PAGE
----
Israel: It's time to unify
Major parties should form a government, without extremes
Israel is in the midst of one of its most fascinating election seasons. For only the second time - and possibly the last, given efforts now to repeal the election law - Israelis will be voting directly for prime minister on May 17.
Moreover, a new centrist party has joined the fray. And, adding to the excitement, James Carville, President Clinton's former spinmeister, is advising Labor Party leader Ehud Barak on how to get Israel "unstuck," as the campaign slogan goes, from the mud into which Likud Party leader Benjamin Netanyahu has plunged it.
But underlying all the hoopla is a more serious issue. Israel is doomed to political gridlock unless party leaders can form a unity government strong enough to make peace with security.
To form a government, a party needs 61 seats in Israel's 120-member Knesset. But neither Labor nor Likud are likely to win even 40 seats. This means they cannot form a government alone. To do so, they must wheel and deal with parties on the far right and left whose seats can give them a razor-thin majority in the Knesset.
Doing this threatens Israel's position in the peace process. The parties on either extreme can threaten to quit the government, thus depriving it of the 61 seats needed to stay in power, unless they get what they want. Pressure from the right can stall the peace process and anger the public; from the left, it can encourage excessive concessions to the Palestinians and undermine public confidence.
This structural problem is now worsened by the emergence of the new Center Party, which is headed by former defense chief Yitzhak Mordechai, and includes Amnon Lipkin-Shahak, the popular former army chief of staff and protg of slain Israeli Prime Minister Yitzhak Rabin.
The centrists are certain to produce a Ross Perot-like effect. By siphoning off support from the Likud and Labor Parties, the Center Party will make it harder for either of them to produce a coalition government without including extremist parties.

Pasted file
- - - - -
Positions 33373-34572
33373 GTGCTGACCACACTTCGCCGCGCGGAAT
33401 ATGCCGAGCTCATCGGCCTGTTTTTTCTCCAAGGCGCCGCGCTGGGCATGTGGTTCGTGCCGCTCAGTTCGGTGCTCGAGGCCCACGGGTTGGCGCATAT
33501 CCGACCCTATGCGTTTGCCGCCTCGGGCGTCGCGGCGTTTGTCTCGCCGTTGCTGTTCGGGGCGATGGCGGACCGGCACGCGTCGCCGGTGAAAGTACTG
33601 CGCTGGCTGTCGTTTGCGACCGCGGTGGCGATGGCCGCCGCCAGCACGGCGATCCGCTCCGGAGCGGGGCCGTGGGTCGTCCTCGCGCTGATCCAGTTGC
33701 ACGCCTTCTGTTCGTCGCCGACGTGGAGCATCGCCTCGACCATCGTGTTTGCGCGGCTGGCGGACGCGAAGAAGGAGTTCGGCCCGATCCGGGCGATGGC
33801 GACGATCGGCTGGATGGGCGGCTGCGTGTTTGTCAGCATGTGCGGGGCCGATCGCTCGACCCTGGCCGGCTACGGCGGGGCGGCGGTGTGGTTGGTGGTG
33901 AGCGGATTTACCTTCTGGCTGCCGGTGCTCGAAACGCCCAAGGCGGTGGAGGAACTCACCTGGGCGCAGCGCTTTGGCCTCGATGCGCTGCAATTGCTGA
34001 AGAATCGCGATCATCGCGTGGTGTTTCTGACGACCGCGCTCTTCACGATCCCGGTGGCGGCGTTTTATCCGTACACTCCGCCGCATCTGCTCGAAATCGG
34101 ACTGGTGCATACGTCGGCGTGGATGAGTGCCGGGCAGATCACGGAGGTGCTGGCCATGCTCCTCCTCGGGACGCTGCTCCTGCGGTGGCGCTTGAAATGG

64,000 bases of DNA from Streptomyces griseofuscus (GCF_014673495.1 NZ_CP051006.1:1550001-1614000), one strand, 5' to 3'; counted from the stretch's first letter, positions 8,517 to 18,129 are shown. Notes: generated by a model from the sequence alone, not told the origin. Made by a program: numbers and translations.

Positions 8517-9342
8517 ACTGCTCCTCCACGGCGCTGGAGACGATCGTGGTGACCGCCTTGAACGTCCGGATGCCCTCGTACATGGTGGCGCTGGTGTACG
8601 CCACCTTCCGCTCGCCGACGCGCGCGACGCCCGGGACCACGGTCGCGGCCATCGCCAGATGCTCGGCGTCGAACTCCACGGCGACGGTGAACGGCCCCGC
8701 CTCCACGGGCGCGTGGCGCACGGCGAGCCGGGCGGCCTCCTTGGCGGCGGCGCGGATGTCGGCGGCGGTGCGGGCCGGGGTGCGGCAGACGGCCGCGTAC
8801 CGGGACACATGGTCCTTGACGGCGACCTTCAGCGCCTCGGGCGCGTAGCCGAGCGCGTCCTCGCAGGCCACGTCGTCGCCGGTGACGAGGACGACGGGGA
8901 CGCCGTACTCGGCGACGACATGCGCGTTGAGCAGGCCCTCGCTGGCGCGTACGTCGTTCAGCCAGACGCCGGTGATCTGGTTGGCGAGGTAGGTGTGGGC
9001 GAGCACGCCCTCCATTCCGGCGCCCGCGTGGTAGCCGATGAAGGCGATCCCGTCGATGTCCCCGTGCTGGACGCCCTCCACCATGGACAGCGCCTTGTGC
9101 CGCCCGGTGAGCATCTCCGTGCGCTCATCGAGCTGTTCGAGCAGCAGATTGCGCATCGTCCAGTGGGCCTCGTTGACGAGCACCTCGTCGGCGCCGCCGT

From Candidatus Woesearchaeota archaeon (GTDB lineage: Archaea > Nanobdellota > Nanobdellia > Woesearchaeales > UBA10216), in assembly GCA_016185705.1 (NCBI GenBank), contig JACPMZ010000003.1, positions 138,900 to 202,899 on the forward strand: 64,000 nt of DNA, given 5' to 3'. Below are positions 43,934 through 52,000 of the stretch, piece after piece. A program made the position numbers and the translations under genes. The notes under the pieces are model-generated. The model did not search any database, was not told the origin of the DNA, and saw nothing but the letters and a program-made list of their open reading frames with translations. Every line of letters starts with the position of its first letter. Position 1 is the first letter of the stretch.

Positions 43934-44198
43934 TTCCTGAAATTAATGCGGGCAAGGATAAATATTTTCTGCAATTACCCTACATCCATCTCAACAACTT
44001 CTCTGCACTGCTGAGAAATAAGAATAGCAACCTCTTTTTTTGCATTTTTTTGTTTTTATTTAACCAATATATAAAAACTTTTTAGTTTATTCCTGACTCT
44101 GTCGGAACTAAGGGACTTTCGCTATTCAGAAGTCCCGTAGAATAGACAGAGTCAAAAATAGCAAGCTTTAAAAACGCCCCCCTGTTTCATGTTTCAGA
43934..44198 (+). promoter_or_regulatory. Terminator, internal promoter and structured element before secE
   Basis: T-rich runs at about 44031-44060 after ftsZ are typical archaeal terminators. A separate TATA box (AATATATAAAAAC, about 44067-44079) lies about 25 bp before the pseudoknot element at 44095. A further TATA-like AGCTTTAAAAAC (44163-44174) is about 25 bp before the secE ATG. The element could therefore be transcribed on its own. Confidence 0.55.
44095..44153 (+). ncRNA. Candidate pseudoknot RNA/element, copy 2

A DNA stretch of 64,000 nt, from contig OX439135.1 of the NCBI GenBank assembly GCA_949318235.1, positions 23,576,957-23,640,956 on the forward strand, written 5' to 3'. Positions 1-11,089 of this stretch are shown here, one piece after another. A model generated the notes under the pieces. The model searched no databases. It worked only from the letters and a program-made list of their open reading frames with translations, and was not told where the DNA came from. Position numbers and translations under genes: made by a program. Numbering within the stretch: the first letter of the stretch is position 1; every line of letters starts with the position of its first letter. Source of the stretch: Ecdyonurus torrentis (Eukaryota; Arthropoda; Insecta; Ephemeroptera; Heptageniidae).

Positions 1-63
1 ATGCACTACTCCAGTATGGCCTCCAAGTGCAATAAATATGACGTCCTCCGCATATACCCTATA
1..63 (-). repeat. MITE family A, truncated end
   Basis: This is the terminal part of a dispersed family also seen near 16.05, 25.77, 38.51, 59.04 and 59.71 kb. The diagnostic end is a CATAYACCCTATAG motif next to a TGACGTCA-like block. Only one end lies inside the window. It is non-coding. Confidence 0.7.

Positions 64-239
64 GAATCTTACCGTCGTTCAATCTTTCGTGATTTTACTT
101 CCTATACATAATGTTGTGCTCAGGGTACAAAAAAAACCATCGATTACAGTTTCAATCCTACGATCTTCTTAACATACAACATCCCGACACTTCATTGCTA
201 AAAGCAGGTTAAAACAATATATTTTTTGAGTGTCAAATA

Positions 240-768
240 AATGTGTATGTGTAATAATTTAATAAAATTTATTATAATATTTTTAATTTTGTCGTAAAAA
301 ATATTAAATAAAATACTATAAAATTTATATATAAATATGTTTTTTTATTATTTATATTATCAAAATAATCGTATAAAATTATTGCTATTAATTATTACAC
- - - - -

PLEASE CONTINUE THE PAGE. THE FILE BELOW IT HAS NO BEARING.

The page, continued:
This puts an even higher premium on forming a unity government of two or even three competing parties. On the surface, it appears doing so would be difficult. For one thing, the candidates are in a mudslinging fest. But beyond the rhetoric, Mr. Barak, MR. Netanyahu, and Mr. Mordechai sing a similar tune: land for peace and security. Despite their egos, they could produce a unity government in one day if they so wished. Barak and Netanyahu, after all, are old friends who fought in the same elite army unit. And Mordechai's Center Party, which has been slipping in the polls, would delight in having a role in a unity government. If the hawkish Yitzhak Shamir and dovish Shimon Peres could do it in the 1980s, so can they.
Regardless of who wins in a direct election, forming a unity government will decrease the influence of extremist parties by making them less important to any ruling coalition's survival. A unity government will also be more likely to deliver what it promises, and to deter and deflect internal and external efforts by adversaries of the peace process to divide, manipulate, or threaten the government. And it will enhance the legitimacy and longevity of peace agreements by including more than one party in the process.
None of this was the case with Netanyahu's coalition, which was hostage to far-right religious parties and which fell because of that. Nor, incidentally, would it be the case with any successor, right or left.
Those who argue that only a Labor-led government can make peace miss the point. Such a government would face the same structural problems that plagued Netanyahu, except from the left. It is no surprise, then, that Netanyahu is trying to paint Barak as a leftist; as someone who said that if he were a Palestinian, he would have been a terrorist too. Most Israelis hate such hazy-eyed verbiage. The only real question now is who will win the election. The winner will be tempted to form a one-party led coalition, but even if this is possible in a three-party race, it cannot succeed in the long run.
Rather, the winner should choose one or both of his competitors to form a moderate block that could control 65 to 75 Knesset seats, depending on the final arrangement.
Israel's multiparty system never made much sense. And it is now more problematic with the emergence of the Center Party. As Israel tries to strike the golden mean between being so tough on the peace process that it stalls and so weak that security and public confidence are jeopardized, one answer looms - unity government.
*Steve Yetiv is a political science professor at Old Dominion University, in Norfolk, Va.